So what is going on? Cost is not the issue. With the Europeans putting up their share, a matching $1 billion contribution from NASA spread over the next six years would be sufficient to fund both the 2016 and 2018 missions at a level of $1 billion each. This would require less than 1 percent of NASA’s current budget. There is no excuse for not doing this.
Indeed, what is truly remarkable about the Obama administration’s NASA management is that it has managed to wreck both the human-spaceflight program and the robotic planetary exploration effort without saving any money. In 2008, NASA’s spending was $17.4 billion; this year’s budget is $17.7 billion. Yet in 2008, NASA was running an active space shuttle program, preparing for the critical mission to save the Hubble Space Telescope, developing systems for returning astronauts to the moon by 2019, building the Curiosity and Maven Mars probes and planning an orbiter for Jupiter’s moon Europa. Toda,y the shuttles are gone, the moon program is gone, and this decade’s Mars and Jupiter probes are gone - all without saving a nickel. In terms of damage done per dollar cut, it may be a world’s record.
There has long been a school of thought among liberals contending that space dollars would be “better spent on Earth” (actually, all space dollars are spent on Earth) to meet the expenses of various social programs. This is an arguable proposition, but as NASA’s flat budget plan shows, it is not the motive behind the administration’s move against planetary exploration. So the question must arise: Why are they doing this?
Perhaps the answer is provided by an examination of the core beliefs of the president’s science adviser, John P. Holdren. In his 1971 book, “GlobalEcology,” co-authored with anti-human-growth ideologue Paul R. Ehrlich (of “PopulationBomb” fame), Mr. Holdren wrote:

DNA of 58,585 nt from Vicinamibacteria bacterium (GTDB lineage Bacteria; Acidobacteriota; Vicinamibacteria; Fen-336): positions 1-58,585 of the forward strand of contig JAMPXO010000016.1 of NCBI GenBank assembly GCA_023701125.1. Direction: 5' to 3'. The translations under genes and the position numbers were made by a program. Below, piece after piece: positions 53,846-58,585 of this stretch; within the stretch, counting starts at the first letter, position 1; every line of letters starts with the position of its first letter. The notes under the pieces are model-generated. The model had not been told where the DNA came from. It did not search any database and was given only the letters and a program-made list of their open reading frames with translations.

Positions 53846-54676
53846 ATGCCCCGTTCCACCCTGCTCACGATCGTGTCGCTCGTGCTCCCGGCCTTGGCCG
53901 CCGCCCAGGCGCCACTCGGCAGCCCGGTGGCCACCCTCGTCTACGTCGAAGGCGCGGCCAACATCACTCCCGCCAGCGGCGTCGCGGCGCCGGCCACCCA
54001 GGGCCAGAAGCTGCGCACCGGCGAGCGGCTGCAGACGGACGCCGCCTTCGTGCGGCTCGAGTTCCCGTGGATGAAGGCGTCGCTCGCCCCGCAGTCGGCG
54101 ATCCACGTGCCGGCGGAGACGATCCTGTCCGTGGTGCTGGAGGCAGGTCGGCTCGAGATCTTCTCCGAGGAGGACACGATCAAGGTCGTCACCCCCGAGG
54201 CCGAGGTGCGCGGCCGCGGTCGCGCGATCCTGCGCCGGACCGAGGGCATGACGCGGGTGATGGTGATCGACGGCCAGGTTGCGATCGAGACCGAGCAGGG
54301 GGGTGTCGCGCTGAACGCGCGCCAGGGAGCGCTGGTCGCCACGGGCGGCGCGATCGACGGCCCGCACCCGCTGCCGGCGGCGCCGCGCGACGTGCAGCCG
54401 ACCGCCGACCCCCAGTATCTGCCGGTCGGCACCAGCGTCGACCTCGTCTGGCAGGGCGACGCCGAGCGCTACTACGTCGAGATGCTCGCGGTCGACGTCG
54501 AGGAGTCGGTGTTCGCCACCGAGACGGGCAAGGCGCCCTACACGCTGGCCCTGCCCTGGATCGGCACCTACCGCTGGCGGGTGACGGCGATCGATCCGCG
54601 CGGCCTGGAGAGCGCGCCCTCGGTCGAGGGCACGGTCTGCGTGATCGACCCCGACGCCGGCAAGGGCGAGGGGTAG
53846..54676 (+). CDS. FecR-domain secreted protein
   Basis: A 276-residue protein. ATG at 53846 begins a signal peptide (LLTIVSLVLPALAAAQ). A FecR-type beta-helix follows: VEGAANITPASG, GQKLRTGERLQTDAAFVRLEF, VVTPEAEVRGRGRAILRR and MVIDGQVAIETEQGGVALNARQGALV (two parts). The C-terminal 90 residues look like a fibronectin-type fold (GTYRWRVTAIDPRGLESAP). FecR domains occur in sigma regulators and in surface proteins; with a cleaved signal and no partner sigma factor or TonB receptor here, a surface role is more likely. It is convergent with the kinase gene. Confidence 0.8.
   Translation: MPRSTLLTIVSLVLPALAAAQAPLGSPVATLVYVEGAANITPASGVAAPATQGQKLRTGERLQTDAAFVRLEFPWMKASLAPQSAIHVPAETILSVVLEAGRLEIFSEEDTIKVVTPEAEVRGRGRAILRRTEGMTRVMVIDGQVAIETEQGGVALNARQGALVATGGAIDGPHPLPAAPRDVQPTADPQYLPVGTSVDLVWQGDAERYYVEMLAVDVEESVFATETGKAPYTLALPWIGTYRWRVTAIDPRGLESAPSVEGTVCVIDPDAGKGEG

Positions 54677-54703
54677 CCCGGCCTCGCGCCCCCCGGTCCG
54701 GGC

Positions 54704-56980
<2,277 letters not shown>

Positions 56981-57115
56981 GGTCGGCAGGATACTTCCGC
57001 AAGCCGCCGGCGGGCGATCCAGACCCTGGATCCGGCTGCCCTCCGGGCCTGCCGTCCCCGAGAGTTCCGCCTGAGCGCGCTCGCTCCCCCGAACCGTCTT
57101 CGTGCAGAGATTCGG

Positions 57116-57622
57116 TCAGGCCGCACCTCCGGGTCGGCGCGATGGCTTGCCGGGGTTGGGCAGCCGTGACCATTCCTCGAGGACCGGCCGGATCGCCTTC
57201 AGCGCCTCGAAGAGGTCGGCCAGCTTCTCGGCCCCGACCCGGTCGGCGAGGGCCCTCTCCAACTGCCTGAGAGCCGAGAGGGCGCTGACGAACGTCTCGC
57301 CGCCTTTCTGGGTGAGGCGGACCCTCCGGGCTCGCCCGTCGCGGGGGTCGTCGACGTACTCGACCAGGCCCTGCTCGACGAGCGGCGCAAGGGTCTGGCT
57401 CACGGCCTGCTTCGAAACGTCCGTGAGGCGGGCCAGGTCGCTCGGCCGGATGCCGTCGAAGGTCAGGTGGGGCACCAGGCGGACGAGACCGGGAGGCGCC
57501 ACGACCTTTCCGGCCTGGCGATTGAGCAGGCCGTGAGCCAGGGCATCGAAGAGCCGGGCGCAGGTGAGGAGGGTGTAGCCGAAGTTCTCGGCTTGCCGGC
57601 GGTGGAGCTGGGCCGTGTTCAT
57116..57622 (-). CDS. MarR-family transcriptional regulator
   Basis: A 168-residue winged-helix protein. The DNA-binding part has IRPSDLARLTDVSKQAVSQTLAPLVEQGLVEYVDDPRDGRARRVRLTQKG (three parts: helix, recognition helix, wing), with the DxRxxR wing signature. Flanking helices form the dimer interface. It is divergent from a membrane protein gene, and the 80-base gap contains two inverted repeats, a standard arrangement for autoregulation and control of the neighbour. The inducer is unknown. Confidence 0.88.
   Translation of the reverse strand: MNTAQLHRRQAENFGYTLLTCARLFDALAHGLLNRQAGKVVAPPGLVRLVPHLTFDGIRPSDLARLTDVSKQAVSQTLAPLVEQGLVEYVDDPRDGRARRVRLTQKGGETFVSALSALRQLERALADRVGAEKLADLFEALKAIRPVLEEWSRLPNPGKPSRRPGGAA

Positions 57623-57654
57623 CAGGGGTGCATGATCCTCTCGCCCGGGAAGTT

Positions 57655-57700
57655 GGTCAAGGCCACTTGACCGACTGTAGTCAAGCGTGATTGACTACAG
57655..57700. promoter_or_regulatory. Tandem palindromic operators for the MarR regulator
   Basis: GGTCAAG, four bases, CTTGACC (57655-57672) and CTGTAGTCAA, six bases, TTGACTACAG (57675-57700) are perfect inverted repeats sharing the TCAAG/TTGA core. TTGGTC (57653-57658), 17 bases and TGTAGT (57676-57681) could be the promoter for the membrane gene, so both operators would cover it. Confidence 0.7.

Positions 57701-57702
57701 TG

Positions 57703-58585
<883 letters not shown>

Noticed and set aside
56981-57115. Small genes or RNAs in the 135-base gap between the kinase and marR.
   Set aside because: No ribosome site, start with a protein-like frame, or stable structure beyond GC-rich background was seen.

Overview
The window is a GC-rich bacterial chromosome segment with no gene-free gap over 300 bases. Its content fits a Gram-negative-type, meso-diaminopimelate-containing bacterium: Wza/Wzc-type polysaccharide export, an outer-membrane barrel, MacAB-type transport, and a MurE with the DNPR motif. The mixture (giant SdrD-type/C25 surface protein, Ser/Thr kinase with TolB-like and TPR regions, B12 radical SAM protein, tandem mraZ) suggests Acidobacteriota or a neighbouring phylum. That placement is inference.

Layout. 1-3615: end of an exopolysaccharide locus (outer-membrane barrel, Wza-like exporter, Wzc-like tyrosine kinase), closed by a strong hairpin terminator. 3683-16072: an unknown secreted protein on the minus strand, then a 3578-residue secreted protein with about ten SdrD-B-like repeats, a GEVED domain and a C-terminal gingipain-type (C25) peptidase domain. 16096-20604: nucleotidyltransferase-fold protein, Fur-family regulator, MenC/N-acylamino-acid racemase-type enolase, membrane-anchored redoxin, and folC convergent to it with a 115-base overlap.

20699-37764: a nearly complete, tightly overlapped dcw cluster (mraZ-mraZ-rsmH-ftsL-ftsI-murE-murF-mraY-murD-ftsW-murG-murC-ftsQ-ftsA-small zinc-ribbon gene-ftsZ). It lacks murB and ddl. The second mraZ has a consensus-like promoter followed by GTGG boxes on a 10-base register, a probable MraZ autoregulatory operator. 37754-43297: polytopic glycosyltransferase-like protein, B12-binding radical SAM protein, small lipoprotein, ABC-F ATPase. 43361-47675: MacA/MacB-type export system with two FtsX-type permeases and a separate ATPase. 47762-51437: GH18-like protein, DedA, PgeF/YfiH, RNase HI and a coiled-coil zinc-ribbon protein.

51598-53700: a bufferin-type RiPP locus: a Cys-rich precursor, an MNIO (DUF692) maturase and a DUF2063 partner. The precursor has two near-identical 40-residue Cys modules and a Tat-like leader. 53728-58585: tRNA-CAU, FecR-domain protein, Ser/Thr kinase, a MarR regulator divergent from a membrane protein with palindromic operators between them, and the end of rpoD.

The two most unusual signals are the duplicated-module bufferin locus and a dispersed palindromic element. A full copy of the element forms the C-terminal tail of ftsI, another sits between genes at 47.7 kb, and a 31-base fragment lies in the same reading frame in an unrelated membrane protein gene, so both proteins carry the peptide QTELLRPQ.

“When a population of organisms grows in a finite environment, sooner or later it will encounter a resource limit. This phenomenon, described by ecologists as reaching the ‘carrying capacity’ of the environment, applies to bacteria on a culture dish, to fruit flies in a jar of agar, and to buffalo on a prairie. It must also apply to man on this finite planet.”
Thus, in order to accept the constraints on human aspirations demanded by Mr. Holdren, Mr. Ehrlich and their co-thinkers (whether rationalized by alleged limits to available resources in the 1970s or by the putative threat of global warming), people must be convinced that the future is closed. The issue is not that resources from space might disrupt the would-be regulators’ rationing schemes. Rather it is that the idea of an open future with unlimited resources and possibilities undermines the walls of the mental prison the would-be wardens of mankind seek to construct.
Ideas have consequences. If the idea is accepted that resources are limited, then human activities must be severely constrained, and someone must be empowered to enforce the constraining. But if it is understood that the possibilities for human existence are as open as unfettered human creativity can make them, then the protection of liberty becomes the first responsibility of government.
The stakes are thus very high. That is why, consistent with his beliefs, Mr. Holdren has overseen the reduction of NASA’s Mars exploration budget from $620 million in 2008 to $360 million next year (nearly all of which will go to running George W. Bush administration legacy missions). At the same time, he has boosted Earth science funding from $1.27 billion to $1.80 billion over the same period - a form of research that is massively redundant given the scores of satellites, thousands of aircraft and balloons, and sea and ground stations taking millions of daily measurements on or above every part of the globe already.